Some plants like to be started from seed and some are better planted from starter plants. If you live in colder gardening zones, you might be better off purchasing plants, as opposed to starting seeds directly in the garden. Depending what gardening zone you are in, there are always variants on whether to use seeds or plants, but the list below is a good plan to follow for the earliest harvest.

Start these plants from seeds right in your containers:

  • green beans
  • carrots
  • radishes
  • beets
  • lettuce
  • spinach
  • peas
  • potatoes (use seed potatoes)
  • corn 

Okra is a beautiful vegetable plant to grow and it did very well in a container. Plus, it’s packed full of great nutrients.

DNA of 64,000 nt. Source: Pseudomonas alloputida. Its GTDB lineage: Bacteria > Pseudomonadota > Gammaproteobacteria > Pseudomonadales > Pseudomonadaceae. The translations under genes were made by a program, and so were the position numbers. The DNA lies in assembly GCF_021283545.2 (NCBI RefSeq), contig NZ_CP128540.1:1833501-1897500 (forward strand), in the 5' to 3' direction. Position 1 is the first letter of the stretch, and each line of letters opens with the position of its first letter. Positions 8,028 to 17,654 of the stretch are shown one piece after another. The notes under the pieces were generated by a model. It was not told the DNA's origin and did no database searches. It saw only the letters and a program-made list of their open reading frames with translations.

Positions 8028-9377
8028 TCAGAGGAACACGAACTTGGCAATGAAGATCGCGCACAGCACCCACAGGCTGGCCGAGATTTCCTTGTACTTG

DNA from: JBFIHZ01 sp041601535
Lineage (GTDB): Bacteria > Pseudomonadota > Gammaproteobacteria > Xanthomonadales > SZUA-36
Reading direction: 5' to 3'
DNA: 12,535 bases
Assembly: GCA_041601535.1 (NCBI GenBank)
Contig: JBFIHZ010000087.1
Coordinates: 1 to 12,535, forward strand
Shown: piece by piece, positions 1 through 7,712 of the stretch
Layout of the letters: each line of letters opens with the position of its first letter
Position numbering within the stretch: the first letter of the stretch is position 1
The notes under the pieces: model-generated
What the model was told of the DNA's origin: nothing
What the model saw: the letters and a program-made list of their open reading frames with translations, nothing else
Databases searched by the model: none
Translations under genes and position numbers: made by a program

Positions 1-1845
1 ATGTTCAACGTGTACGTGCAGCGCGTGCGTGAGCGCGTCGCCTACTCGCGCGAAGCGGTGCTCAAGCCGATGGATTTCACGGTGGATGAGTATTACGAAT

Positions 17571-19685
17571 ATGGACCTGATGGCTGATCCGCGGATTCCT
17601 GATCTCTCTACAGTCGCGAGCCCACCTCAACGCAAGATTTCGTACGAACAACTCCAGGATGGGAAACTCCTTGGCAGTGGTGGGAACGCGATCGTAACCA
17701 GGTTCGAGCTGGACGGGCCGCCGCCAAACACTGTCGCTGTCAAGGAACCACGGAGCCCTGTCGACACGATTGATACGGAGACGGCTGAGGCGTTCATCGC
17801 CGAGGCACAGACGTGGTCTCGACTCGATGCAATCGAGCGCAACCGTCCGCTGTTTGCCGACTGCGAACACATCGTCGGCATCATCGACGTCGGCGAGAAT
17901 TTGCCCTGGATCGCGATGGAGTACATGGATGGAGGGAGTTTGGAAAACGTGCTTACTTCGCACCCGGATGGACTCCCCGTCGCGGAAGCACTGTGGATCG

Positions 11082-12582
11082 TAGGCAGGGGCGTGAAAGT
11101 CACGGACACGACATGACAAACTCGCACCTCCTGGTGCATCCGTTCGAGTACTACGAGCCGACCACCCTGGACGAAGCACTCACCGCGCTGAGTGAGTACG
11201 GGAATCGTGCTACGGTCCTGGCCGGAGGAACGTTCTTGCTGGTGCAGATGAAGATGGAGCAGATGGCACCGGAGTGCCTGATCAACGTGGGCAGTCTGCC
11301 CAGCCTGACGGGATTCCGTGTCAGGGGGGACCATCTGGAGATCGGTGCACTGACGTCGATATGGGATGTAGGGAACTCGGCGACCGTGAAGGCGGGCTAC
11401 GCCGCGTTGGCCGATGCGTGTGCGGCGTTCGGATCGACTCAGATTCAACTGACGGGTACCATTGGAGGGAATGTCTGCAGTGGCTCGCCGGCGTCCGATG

Okra growing in a planter

If you are planting seeds, following the instructions on the seed packet, and be prepared to thin seedlings to avoid overcrowding.Botanical Interests (my favorite seed company) has a great selection of vegetable seeds specifically for growing in containers.

For these vegetables (or fruits) use starter plants:

  • broccoli
  • cauliflower
  • cabbage
  • cucumber
  • eggplant
  • onions
  • peppers
  • squash
  • tomatoes
  • melons
  • okra

Grow a Salsa Garden in Containers

It’s really easy to grow the ingredients for a yummy salsa in containers. Pick out your favorite determinate variety or varieties of tomatoes. Grow a few different varieties of peppers. We like to have bell peppers and a few hot peppers like jalapenos, banana peppers and a few chili peppers for a more mild salsa. You can go as hot or mild as you want by growing different varieties of peppers. Onions and cilantro can also be grown in containers. Here is my favorite recipe for canning salsa.